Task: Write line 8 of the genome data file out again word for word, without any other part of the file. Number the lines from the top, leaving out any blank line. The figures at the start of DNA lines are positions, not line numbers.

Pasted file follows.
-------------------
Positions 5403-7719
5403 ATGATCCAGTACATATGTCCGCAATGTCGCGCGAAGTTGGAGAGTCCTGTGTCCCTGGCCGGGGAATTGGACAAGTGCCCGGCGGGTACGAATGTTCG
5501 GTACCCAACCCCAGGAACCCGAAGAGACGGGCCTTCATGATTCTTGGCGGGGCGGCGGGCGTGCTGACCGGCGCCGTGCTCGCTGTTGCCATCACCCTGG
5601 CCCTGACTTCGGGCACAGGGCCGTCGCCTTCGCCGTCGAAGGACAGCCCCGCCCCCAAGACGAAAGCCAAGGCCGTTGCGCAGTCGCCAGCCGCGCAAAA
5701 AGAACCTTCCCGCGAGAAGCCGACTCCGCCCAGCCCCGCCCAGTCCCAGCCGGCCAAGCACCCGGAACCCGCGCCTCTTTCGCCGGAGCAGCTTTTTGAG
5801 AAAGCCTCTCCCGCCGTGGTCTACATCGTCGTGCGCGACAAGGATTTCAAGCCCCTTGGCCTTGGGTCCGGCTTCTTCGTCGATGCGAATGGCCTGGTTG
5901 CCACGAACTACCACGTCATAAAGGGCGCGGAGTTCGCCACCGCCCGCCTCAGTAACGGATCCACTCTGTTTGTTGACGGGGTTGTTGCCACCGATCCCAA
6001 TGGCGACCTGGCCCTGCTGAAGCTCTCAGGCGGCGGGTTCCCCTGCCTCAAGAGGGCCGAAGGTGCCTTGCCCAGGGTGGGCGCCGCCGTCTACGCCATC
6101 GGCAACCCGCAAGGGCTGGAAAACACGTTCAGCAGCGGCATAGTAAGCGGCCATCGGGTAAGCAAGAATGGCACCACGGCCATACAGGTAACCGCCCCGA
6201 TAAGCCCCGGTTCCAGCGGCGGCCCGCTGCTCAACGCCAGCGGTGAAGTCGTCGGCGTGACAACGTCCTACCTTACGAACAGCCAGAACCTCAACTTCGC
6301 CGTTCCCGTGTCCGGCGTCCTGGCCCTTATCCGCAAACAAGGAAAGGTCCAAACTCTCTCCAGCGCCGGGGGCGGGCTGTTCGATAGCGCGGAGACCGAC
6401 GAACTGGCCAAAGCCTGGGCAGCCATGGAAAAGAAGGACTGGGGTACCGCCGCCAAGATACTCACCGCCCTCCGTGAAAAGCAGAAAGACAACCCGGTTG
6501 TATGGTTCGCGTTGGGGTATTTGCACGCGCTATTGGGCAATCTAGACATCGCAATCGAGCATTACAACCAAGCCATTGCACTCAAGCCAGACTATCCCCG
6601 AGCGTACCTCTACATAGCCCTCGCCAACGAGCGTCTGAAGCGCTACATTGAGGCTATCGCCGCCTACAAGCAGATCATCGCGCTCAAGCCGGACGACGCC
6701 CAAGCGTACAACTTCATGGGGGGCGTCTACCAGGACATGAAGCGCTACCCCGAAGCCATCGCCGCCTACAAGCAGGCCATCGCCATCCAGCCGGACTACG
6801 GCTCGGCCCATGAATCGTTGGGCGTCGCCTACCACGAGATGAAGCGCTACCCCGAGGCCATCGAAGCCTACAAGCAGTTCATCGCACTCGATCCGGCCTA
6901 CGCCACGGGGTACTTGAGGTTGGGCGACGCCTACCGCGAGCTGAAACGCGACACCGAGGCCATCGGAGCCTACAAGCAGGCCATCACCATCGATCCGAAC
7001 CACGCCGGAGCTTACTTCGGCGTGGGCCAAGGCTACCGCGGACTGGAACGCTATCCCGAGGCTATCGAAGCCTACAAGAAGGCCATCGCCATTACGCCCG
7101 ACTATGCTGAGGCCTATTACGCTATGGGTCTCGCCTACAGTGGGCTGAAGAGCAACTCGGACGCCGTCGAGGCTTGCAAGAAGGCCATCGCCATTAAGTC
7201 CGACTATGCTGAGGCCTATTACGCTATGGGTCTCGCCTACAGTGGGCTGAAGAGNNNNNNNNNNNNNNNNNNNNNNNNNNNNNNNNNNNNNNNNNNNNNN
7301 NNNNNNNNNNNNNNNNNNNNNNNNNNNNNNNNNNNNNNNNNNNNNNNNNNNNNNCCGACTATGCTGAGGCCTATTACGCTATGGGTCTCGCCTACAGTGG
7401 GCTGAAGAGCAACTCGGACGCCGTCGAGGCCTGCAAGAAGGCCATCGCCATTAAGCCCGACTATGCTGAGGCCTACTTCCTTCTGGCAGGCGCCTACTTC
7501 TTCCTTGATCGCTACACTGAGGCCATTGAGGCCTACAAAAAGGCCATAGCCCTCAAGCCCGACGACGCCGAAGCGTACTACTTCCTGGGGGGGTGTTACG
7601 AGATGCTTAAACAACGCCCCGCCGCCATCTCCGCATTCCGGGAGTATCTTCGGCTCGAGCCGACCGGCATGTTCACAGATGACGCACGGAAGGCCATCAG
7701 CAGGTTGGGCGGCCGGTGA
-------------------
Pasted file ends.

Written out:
6001 TGGCGACCTGGCCCTGCTGAAGCTCTCAGGCGGCGGGTTCCCCTGCCTCAAGAGGGCCGAAGGTGCCTTGCCCAGGGTGGGCGCCGCCGTCTACGCCATC